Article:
Wednesday 13 December 2017

Trusted Independent journalism scoops total of seven awards

Louise Hogan

Louise Hogan

THE explosive Anglo Tapes and the Irish Independent's innovative reporting of their contents landed two prestigious prizes at the National Newspapers of Ireland Journalism Awards.

Journalist Paul Williams's expose of the toxic lender landed him Scoop of the Year – one of seven awards taken by the Irish Independent, 'Sunday Independent' and

The group dominated the annual industry awards in a demonstration of its ongoing commitment to breaking stories of international importance, both online and in print.

Special Correspondent Paul Williams was awarded Scoop of the Year for his work in obtaining recordings from inside Anglo Irish Bank as it teetered on the brink.

The groundbreaking treatment of the Anglo Tapes in the newspapers was backed up on which brought the story to life by running audio excerpts from the tapes. The international impact of the story brought hundreds of thousands of readers to the country's leading news website.

This saw the team win the NNI's Digital Award for their breaking news and expanded coverage of the conversations recorded at the lender during its dying days. It was presented to Fionnuala O'Leary, executive editor of, and Paul Williams.

Donal Walsh
Gavin Sheridan and Tom Lyons, who won the Digital Award for work on the Anglo Tapes on; Neil Francis, who was awarded Sports Columnist of the Year; 'Sunday Independent' editor Anne Harris; and Barry Egan who picked up the award for Showbiz Journalist of the Year

Stephen Rae, editor-in-chief of the Irish Independent, 'Sunday Independent', 'The Herald' and, welcomed the seven awards.

Mr Rae said: "We're thrilled. It's a tribute to the trusted journalism of the Independent brand, both in print and online. I'm absolutely delighted for all our individual winners."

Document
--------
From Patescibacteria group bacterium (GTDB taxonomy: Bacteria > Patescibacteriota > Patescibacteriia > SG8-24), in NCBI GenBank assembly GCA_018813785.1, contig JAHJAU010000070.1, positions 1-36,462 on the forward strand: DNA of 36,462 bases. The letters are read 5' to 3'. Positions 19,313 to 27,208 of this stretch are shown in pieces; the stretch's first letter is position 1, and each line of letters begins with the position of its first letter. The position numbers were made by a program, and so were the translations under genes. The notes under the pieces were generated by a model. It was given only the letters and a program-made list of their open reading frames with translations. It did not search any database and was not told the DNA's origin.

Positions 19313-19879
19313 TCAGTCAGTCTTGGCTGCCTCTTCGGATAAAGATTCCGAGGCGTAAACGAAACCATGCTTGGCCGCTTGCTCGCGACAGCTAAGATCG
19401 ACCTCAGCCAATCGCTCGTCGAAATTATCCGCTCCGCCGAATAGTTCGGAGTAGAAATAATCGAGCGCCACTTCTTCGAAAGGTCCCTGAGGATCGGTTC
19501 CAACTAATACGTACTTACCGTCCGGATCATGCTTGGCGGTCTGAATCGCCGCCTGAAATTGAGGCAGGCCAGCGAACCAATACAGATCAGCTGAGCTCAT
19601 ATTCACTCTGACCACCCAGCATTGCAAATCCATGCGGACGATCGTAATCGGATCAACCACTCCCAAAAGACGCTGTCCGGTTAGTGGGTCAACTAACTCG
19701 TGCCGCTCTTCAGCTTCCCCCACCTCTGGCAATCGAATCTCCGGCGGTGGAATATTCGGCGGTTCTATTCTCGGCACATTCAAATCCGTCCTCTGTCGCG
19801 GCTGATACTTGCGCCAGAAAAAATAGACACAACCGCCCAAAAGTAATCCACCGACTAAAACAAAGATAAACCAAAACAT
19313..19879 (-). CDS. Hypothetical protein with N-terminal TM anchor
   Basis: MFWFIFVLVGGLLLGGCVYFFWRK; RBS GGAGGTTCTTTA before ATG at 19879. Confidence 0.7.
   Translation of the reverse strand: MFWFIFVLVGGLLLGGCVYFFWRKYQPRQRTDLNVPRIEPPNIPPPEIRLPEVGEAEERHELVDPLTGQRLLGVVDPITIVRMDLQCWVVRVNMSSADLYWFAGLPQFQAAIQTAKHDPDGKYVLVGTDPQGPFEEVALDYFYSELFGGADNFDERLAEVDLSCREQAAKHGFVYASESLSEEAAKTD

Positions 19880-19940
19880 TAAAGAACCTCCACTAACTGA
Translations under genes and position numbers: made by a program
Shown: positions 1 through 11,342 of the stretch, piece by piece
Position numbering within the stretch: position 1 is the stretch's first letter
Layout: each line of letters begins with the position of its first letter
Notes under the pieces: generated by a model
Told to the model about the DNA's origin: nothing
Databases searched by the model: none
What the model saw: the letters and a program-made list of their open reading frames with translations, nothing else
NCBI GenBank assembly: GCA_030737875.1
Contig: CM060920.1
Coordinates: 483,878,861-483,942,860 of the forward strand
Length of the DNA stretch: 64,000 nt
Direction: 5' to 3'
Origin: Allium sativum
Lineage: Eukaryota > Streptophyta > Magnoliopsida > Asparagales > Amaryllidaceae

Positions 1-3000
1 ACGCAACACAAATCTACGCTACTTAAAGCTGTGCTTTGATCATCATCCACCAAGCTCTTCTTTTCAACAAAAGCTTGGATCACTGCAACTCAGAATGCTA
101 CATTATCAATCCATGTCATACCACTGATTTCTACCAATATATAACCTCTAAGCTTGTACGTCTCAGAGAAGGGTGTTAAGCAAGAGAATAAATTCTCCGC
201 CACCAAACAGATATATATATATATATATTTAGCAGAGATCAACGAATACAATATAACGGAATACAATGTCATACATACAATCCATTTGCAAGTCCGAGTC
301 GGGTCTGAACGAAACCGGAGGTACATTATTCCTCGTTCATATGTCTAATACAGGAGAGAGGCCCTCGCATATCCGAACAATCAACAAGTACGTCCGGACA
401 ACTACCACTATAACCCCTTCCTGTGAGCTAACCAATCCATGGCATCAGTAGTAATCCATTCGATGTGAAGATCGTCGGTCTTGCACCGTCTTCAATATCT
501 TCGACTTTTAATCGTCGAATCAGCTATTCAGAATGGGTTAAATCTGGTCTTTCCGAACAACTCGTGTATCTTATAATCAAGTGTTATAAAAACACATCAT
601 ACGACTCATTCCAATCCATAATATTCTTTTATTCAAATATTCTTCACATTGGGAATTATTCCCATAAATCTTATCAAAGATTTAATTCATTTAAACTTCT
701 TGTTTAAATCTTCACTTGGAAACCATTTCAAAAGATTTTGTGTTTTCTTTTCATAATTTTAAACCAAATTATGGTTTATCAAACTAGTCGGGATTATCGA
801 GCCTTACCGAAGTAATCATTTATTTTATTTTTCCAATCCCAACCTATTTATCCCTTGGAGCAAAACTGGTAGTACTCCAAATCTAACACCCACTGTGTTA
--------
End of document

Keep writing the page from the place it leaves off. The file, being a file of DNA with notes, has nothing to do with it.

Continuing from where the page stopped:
Paul Williams spoke of his delight at the award. "I am really deeply honoured to have achieved these awards. The Anglo Tapes would not have had the impact they had, I believe, if published in any other forum apart from the Irish Independent."

Other awards for the group included Best Foreign Coverage for the Irish Independent and's Jason O'Brien who was smuggled over the border into war-torn Syria.

He was commended for coverage of the stories of personal heartache, which "shone a spotlight on the real cost of war".

Mr O'Brien, who worked closely with photographer Mark Condren on the trip, thanked the Irish Independent editorial team for their support and also aid charity Goal for its information on the ground in Syria.

The Irish Independent's Fiach Kelly won Political Reporter of the Year for his campaigning stories that uncovered the worst excesses of the previous government.

Mr Kelly thanked his colleagues in the Irish Independent newsroom, and also the press gallery in Leinster House.


Neil Francis, of the 'Sunday Independent', was awarded the prize for Sports Columnist of the Year for his "deep understanding" coupled with a "creative writing style", while Barry Egan landed the title of Showbiz Journalist of the Year.

Regular contributor Eoin Butler was recognised as Feature Writer of the Year for his "natural capacity for storytelling".

A special award was also presented posthumously to inspirational teenager Donal Walsh for his outstanding contribution to public debate.

Brendan O'Connor, of the 'Sunday Independent, who presented the award to Donal's mother, Elma, said the young teenager's words were a reminder to "count our blessings and be thankful for the simple things in life".

"Donal, the Celestial Tiger, will forever burn bright in our memory for teaching us to value what we have – when we have it," added O'Connor.

Donal had actively campaigned against teen suicide before his death in May after battling cancer since 2008. He penned a letter outlining his battle with the disease and had called on teenagers to appreciate life in several interviews.

The award for National Journalist of the Year went to Kitty Holland of the 'Irish Times' for her reporting of the Savita Halappanavar story which went on to create headlines around the world.

Michael Brophy, chair of the judging panel, said great stories had "great consequences" and kept the audience spellbound.

Irish Independent

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